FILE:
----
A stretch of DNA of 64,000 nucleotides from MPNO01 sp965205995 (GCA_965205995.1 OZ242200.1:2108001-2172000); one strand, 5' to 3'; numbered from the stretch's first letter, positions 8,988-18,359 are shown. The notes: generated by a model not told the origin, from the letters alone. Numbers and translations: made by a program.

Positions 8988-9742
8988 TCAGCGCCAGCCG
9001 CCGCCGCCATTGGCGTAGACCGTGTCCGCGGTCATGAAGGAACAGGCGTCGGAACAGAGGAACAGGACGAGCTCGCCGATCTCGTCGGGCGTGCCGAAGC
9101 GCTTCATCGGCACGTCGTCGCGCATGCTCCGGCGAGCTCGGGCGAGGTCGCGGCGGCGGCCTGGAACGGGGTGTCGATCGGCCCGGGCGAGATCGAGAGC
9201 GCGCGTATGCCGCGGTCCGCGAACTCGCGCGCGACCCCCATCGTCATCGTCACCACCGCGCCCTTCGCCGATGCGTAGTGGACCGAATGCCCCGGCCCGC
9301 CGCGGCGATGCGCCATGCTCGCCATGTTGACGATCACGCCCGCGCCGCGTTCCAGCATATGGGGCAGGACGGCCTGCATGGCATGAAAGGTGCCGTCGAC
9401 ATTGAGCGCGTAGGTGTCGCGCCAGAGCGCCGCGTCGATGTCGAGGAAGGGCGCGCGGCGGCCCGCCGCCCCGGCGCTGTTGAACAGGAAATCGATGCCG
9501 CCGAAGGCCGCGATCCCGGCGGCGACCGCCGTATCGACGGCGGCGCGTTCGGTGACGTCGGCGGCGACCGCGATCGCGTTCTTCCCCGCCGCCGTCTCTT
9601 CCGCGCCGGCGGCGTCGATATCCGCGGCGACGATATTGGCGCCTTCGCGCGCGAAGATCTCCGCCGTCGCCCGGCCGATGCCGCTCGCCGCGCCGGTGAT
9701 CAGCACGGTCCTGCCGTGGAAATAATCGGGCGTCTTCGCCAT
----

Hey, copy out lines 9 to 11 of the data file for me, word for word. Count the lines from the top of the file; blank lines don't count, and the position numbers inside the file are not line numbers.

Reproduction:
9501 CCGAAGGCCGCGATCCCGGCGGCGACCGCCGTATCGACGGCGGCGCGTTCGGTGACGTCGGCGGCGACCGCGATCGCGTTCTTCCCCGCCGCCGTCTCTT
9601 CCGCGCCGGCGGCGTCGATATCCGCGGCGACGATATTGGCGCCTTCGCGCGCGAAGATCTCCGCCGTCGCCCGGCCGATGCCGCTCGCCGCGCCGGTGAT
9701 CAGCACGGTCCTGCCGTGGAAATAATCGGGCGTCTTCGCCAT